Kim Jong-un, the leader of North Korea.
A rocket launched by North Korea has failed. Such tests were banned by the United Nations; hence the scrutiny. North Korea had also agreed in February to freezing its nuclear activities in return for US food aid – which was then suspended when details of the rocket launch were announced. The country is currently experiencing a transition, as Kim Jong-un, grandson of Kim Il-sung and son of recently deceased leader Kim Jong-il, consolidates his power. North Korea said the launch was that of a satellite, and was part of celebrations to commemorate the 100th birthday of Kim Il-sung, the nation’s founder, but it was thought by many actually to be a test of long-range missile technology,
The BBC reported that the rocket was in the air for only a few minutes before it broke up and crashed into the sea off the Korean peninsula. The LA Times said that foreign journalists who’d been invited in to the country were not however allowed their scoop – they were instead woken up to find that the story had already broken. BBC reporter David Grammaticas was told of it by his own editor.
Lucy Williamson on the BBC said that North Korea had been “surprisingly open about the failure of its satellite” – they even announced the failure on state television. This is a “sharp change from previous launches” (in 1998 and 2009, reported the FT) – which have been announced as “successful”, despite not being so. However, the failure to launch won’t “soften the condemnation” of the rest of the world. Commentators say that the failure of launch, whilst being openly reported – unlike previous failures – will put enormous pressure on Kim Jong-un; further nuclear tests are expected.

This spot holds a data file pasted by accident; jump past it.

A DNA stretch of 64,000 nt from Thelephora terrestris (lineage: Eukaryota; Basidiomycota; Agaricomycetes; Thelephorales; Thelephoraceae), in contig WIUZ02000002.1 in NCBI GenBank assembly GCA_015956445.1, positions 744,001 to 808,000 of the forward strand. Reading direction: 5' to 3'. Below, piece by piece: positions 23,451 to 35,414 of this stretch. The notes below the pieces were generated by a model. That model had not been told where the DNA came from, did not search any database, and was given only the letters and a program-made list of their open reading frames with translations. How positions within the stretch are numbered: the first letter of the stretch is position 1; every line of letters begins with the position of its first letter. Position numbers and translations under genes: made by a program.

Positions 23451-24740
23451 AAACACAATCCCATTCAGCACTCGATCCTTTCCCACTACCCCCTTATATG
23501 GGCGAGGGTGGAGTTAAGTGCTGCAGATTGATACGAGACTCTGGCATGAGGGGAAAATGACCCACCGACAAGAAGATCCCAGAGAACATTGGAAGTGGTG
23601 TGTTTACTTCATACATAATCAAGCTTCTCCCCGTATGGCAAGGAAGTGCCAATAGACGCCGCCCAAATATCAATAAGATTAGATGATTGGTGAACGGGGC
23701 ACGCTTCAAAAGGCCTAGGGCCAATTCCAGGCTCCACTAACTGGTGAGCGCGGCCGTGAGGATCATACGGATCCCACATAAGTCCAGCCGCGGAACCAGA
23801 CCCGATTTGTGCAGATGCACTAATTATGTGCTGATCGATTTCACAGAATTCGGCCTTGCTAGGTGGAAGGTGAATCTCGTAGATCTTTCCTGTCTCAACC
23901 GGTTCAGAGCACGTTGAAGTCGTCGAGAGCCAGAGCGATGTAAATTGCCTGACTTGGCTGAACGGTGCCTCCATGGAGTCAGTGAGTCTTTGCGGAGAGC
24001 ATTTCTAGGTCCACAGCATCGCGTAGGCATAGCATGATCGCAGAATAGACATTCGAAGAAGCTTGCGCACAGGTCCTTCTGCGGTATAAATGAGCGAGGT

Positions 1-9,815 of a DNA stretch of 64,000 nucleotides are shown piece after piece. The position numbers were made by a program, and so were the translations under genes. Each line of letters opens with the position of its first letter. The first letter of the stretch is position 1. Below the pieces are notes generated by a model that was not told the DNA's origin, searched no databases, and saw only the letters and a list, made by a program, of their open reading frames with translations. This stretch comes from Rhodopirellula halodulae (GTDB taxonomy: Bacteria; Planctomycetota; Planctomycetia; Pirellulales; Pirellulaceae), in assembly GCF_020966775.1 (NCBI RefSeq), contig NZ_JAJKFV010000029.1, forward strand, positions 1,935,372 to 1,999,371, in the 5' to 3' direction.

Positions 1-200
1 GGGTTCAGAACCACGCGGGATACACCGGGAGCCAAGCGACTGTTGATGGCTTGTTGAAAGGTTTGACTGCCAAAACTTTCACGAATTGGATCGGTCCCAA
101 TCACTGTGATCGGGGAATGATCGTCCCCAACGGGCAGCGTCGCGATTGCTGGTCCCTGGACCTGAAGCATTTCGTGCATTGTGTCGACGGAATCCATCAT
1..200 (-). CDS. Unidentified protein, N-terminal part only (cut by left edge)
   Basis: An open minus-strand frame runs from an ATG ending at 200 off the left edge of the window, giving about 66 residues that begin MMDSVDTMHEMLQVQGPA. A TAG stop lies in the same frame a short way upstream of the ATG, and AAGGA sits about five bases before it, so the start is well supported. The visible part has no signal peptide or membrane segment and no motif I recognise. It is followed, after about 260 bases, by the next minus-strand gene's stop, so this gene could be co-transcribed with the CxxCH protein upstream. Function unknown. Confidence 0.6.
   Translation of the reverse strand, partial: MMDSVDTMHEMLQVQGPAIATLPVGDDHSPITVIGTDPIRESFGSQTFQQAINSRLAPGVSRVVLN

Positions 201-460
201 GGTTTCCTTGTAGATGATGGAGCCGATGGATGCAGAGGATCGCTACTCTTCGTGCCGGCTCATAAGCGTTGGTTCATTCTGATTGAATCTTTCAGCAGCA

“Now in bizarre situation our #NKorea minders asking ME to tell THEM if rocket has launched. Went up 4 hours ago but they have no information,” tweeted David Grammaticas.
What does North Korea say? “The Earth observation satellite failed to enter its preset orbit. Scientists, technicians and experts are now looking into the cause of the failure,” state-run KCNA news agency said, quoted on the BBC .
What about North Koreans? According to CNN, defectors “ told Japan’s Asahi newspaper that the cash spent on the rocket should have gone on food.”
And North Korea’s ally, China? Whilst claiming not to have been told about the launch, a piece in China Daily said that the Japanese were using it as an excuse to contain Beijing, quoted on Asia Times Online.
What’s the local reaction? “The celebrations [for Kim il-Sung] will now be conducted in a subdued mood,” said Cheong Seong-chang, a fellow at Seoul’s Sejong Institute in South Korea, quoted on the Financial Times. Asia Times Online said that the failure was a terrific blow to Kim Jong-un; but it also quoted a Japanese professor, Masao Okonogi, who said North Korea “has acted with arrogance and recklessness more than needed. To recover fallen prestige, it may adopt a more belligerent stance towards other nations.”
What does the West think? “Despite the failure of its attempted missile launch, North Korea’s provocative action threatens regional security, violates international law and contravenes its own recent commitments,” a White House statement said, quoted on the BBC, whilst William Hague, Britain’s foreign secretary, said “”Such a launch uses ballistic missile technology and, as such, is a clear violation of UNSCR 1874. I strongly urge the DPRK to suspend all missile and nuclear-related activity and to commit to re-engaging with the international community,” quoted on UKPA.
So what are the consequences? It puts “huge pressure” on Kim Jong-un, said the Financial Times, who has been positioning himself as a ballistics warrior. But the country can’t afford to be so secretive any more, as its people are learning of things through countries such as China. Unfortunately, though, this launch isn’t the end – satellite imagery shows that a third nuclear test could be on its way – which experts fear might allow North Korea to put a warhead on a long-range missile that could directly threaten the US.